Bruce Beutler, M.D.
Regental Professor and Director of the Center for Genetics of Host Defense
University of Texas Southwestern Medical Center at Dallas
2011 Nobel Prize winner in Physiology or Medicine
As chemists may screen to find drugs that alter biological activities, geneticists may screen for mutations that alter biological activities.  By damaging genes at random with a chemical mutagen and then tracking down the mutations that cause phenotype, it is possible to find every essential part of a biological “machine.”  Random germline mutagenesis in mammals has produced impressive discoveries but historically was a slow process.  Often years were required to find the mutational causes of interesting phenotypes.  Recently we have developed a means of finding causative mutations instantaneously.  When a phenotype is detected, its cause is known.  Over the last four years we have severely damaged or destroyed approximately 36% of all protein-encoding genes in the mouse.  About 600 genes have been ascribed function in either innate or adaptive immunity.  Approximately half of these genes were not previously known to be important in immunity.  Some of the new genes, and their importance in immunity, will be discussed.
May 23rd @ 3:15 in SL 140
"Driving Sortase-Mediated Ligations Using Metal-Coordinating Peptides"
Thesis Defense
Sierra Reed
Graduate Student
Dept. of Chemistry
Western Washington University
May 24th @ 3:15 in SL 130
"Structure Determination of a Bioengineered Human/Porcine Factor VIII for Hemophilia A Treatment, and Improvements to the Human Factor VIII Model"
Thesis Defense
Ian Smith
Graduate Student
Dept. of Chemistry
Western Washington University
Blood coagulation factor VIII (FVIII) is a non-enzymatic protein cofactor which plays a crucial role in the formation of a stable blood clot. Absence or deficiency of FVIII results in the blood disorder hemophilia A; with symptoms including internal hemorrhaging and the inability to stop bleeding from open wounds. Treatment of hemophilia A relies on replacement of FVIII with blood, plasma, or protein concentrate infusions. Unfortunately, approximately 30% of patients receiving replacement FVIII generate pathologic anti-FVIII inhibitory antibodies, which both reduce the effectiveness of the FVIII therapeutic and increase the severity of hemophilia A symptoms. We report the determination of the molecular structure for “Et3i”, a next-generation human/porcine chimeric FVIII protein for hemophilia A therapy. At 3.2 Å resolution with a Rwork of 0.2146 and Rfree of 0.2879, this will be the highest resolution structure of FVIII to date and will be of substantial interest to the hematological community. Furthermore, an improved model of human FVIII with more robust geometry and amino acid register assignment, and a Rwork of 0.2655, and Rfree of 0.2895 based on previous 3.7 Å data has been constructed. Lastly, progress has been made towards the structural determination of the inhibitory antibodies M6143, 2A9, and B136 in complex with the C1 domain of human FVIII. Details of these interactions could inform the development of future hemophilia A protein therapeutics with reduced immunogenicity.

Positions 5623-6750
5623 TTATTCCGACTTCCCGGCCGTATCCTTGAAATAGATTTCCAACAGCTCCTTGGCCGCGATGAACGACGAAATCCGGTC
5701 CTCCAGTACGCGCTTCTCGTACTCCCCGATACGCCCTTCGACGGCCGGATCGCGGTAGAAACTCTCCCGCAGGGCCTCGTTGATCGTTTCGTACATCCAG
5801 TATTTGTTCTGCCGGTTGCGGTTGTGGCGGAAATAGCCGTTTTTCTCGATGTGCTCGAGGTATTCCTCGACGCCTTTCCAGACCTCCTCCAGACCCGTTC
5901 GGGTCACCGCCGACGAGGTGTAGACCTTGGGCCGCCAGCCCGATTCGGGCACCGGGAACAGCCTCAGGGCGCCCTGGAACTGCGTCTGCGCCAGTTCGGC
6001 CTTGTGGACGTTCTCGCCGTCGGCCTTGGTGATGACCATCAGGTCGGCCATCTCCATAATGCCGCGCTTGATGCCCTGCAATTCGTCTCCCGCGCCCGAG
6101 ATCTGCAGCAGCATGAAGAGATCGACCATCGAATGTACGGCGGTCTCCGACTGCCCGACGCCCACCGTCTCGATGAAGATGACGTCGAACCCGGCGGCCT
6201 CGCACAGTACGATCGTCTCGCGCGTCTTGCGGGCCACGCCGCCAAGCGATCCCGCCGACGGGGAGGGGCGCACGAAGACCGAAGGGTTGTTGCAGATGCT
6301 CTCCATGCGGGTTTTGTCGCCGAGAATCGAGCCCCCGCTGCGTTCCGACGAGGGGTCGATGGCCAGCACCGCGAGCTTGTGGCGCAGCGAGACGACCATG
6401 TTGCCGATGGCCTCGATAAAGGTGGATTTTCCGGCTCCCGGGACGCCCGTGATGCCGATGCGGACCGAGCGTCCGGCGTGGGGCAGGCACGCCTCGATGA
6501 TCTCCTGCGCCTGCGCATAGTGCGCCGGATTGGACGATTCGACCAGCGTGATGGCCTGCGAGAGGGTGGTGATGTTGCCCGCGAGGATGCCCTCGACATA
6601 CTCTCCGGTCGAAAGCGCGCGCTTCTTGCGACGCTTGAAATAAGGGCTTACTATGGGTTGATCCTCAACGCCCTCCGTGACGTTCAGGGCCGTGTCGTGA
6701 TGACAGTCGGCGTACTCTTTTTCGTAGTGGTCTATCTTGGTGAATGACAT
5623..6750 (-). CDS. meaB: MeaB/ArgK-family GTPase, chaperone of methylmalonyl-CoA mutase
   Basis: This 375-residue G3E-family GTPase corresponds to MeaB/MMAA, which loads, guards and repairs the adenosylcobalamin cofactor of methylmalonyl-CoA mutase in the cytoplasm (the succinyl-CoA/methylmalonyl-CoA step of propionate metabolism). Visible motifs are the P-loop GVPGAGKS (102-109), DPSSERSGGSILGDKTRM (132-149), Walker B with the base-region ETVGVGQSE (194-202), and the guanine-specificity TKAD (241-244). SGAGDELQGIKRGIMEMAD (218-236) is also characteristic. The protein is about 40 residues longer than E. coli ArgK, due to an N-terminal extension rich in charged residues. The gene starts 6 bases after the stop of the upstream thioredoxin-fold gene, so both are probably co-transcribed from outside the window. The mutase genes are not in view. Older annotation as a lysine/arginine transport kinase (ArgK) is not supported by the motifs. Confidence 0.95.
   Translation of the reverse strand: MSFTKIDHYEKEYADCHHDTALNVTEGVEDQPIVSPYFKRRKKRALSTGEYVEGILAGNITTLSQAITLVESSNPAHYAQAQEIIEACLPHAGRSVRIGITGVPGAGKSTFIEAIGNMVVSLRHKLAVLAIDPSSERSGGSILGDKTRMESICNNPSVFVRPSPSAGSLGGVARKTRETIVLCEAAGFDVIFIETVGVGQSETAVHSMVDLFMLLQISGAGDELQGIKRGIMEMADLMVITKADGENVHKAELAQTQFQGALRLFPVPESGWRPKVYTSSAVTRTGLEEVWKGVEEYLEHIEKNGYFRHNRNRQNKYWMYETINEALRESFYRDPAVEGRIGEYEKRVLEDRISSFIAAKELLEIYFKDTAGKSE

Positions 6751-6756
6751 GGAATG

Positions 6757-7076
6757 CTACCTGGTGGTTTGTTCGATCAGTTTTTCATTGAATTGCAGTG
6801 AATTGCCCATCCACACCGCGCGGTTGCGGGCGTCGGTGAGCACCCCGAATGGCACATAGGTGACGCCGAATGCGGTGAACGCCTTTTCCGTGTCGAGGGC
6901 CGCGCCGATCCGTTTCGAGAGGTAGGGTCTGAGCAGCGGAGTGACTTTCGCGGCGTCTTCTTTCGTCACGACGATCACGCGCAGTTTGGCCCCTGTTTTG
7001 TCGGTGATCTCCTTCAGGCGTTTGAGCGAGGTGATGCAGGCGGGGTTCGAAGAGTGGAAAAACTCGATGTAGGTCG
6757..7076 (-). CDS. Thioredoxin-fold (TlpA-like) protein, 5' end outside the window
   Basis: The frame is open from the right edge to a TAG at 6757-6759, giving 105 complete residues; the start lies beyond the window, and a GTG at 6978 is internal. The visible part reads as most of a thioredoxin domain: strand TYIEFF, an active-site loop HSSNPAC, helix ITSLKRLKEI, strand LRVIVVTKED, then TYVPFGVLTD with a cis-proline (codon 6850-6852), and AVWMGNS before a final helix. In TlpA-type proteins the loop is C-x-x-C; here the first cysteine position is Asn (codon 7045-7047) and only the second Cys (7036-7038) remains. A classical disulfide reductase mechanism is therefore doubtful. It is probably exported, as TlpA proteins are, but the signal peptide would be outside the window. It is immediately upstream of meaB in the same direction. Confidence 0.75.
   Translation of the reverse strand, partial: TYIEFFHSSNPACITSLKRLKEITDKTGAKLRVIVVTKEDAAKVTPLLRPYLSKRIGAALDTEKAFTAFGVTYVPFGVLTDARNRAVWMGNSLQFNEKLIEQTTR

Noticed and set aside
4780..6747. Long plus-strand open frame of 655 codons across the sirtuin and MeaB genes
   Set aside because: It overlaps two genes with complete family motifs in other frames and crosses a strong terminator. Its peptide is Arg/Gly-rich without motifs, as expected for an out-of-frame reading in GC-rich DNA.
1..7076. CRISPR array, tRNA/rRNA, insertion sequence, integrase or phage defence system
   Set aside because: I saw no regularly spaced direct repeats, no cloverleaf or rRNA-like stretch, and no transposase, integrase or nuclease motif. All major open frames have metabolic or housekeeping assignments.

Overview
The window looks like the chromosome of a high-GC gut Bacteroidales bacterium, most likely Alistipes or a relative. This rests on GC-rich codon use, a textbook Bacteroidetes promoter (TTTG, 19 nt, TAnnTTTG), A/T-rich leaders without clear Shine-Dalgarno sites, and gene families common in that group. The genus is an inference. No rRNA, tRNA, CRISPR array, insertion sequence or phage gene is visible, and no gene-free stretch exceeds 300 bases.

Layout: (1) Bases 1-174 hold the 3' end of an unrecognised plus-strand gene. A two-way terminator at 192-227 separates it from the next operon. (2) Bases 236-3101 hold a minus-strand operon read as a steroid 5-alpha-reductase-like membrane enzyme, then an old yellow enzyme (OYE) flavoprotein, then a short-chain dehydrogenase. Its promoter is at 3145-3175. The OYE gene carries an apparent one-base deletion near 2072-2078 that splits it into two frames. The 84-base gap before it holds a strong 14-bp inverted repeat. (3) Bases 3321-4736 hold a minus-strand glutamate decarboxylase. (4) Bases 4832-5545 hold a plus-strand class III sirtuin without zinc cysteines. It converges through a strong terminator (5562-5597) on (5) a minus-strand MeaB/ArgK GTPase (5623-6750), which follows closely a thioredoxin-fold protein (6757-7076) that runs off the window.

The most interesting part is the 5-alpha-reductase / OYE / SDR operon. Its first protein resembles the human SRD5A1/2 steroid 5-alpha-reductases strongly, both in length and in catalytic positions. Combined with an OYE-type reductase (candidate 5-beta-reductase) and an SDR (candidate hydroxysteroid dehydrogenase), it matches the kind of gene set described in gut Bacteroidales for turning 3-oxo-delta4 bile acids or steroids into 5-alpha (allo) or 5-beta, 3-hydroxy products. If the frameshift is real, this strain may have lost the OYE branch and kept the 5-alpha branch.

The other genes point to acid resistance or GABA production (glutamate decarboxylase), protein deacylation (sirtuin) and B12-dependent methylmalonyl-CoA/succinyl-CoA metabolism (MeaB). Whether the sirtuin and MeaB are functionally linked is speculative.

May 25th @ 3:15 in SL 130
"Tools for Studying the Biochemical and Biophysical Consequences of Histone PTMs"